Stress and adherence

“Stress and emotional problems are also correlated with adherence. Fewer minor stressors were associated with higher levels of adherence to insulin administration and diet in women with gestational diabetes (56,68). In a study using a diabetes-specific stress scale in a combined sample of adults with type 1 and type 2 diabetes (69), stress was found to be significantly associated with two aspects of the diet regimen (diet amount and diet type). However, no associations were found between stress and adherence to physical activity regimens or glucose testing in this sample. Peyrot et al. (70) reported that psychosocial stress was associated with poor adherence to a prescribed regimen and poor metabolic control in a mixed group of patients with type 1 and type 2 diabetes. Mollema et al. (71) reported that patients who had an extreme fear of insulin injections or self-monitoring of blood glucose had lower levels of adherence and higher levels of emotional distress. Schlundt, Stetson & Plant (72) grouped patients with type 1 diabetes according to the problems they encountered in adhering to prescribed diets and found that two of the groups of patients – emotional eaters and diet-bingers – had adherence problems related to negative emotions such as stress and depression.”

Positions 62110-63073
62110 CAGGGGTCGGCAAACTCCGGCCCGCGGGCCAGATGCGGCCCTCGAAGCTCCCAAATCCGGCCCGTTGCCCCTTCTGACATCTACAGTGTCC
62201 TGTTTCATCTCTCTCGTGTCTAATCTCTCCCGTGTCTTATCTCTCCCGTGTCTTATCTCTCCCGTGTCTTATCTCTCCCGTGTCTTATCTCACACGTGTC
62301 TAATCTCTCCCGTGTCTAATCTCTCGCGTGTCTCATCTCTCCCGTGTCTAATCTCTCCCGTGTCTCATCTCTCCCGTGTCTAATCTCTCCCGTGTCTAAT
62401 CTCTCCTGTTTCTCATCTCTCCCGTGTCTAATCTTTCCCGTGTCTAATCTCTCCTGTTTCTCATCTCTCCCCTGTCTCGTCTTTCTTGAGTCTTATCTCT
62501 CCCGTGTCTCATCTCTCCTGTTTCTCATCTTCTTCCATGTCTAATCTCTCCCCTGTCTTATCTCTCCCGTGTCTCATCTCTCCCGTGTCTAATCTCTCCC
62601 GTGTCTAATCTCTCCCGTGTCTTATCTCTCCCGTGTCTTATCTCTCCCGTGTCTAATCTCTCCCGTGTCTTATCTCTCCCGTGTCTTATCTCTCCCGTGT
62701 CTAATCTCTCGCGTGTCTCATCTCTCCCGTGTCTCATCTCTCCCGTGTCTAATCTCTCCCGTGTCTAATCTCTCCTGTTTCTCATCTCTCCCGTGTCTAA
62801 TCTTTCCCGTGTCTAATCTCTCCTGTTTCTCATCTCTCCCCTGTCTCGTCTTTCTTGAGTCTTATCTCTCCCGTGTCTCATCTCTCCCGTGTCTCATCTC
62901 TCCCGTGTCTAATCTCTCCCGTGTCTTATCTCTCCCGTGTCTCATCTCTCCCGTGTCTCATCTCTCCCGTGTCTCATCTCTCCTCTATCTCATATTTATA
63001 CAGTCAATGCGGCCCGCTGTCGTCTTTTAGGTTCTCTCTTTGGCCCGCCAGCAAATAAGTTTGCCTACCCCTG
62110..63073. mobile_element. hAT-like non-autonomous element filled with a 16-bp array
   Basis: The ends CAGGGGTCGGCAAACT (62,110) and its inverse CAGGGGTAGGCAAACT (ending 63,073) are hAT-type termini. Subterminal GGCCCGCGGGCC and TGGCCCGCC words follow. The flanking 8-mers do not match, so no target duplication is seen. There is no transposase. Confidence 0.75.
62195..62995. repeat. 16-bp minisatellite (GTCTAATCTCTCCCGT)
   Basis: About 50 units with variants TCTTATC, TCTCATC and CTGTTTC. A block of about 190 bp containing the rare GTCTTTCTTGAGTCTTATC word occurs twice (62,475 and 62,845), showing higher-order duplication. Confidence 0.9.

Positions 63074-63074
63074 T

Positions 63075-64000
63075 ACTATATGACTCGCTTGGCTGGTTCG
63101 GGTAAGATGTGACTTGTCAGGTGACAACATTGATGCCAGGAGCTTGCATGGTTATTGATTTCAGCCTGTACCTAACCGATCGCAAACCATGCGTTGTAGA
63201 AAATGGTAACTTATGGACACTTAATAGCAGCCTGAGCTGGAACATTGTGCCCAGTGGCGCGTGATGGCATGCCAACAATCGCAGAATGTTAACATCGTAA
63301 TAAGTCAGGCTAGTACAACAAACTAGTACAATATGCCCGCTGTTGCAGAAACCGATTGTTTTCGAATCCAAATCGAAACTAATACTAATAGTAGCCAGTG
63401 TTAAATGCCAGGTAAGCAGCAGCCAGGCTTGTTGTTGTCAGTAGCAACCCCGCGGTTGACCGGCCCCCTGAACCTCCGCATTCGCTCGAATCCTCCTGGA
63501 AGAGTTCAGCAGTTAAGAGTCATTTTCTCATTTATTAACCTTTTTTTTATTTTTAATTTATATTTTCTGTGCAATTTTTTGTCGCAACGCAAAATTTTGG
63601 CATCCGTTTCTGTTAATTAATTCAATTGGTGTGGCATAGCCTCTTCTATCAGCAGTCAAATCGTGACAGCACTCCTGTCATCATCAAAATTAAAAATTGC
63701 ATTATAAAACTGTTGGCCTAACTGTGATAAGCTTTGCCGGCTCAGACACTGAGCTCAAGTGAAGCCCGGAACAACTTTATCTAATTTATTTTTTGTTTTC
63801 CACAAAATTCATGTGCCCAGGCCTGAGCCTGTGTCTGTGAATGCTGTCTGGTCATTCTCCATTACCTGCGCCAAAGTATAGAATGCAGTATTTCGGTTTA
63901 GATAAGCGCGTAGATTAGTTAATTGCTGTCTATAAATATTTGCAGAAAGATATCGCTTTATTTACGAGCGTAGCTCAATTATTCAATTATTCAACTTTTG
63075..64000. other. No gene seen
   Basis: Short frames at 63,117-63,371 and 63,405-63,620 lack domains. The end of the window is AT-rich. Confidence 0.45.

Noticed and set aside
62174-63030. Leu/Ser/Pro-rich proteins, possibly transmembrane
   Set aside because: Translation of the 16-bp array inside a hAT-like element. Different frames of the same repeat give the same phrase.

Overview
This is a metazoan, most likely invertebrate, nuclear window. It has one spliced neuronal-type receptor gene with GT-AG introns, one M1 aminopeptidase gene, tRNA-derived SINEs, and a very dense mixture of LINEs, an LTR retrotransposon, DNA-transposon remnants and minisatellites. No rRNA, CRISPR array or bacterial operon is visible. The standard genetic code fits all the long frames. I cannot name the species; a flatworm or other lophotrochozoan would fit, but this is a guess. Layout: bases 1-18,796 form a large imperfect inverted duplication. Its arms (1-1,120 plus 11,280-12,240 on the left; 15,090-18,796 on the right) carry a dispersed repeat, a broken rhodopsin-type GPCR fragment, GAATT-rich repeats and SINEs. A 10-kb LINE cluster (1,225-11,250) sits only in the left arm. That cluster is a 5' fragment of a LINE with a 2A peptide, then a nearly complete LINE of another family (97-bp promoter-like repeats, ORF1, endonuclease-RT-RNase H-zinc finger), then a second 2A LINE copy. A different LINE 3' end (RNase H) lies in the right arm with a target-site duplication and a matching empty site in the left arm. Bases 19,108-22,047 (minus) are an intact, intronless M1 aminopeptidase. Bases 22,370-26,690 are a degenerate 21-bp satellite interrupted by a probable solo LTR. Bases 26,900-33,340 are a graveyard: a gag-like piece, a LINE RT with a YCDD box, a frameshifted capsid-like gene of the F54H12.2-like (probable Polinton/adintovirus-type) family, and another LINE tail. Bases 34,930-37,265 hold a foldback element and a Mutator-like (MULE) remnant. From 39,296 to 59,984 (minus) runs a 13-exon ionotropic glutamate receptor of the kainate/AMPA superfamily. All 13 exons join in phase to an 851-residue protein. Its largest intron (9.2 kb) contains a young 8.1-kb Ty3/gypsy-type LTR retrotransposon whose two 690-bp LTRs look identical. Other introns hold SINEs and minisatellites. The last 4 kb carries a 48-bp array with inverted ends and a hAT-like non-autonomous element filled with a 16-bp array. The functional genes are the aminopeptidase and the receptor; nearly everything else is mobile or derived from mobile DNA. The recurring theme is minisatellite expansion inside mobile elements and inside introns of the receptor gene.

WHO, 2003


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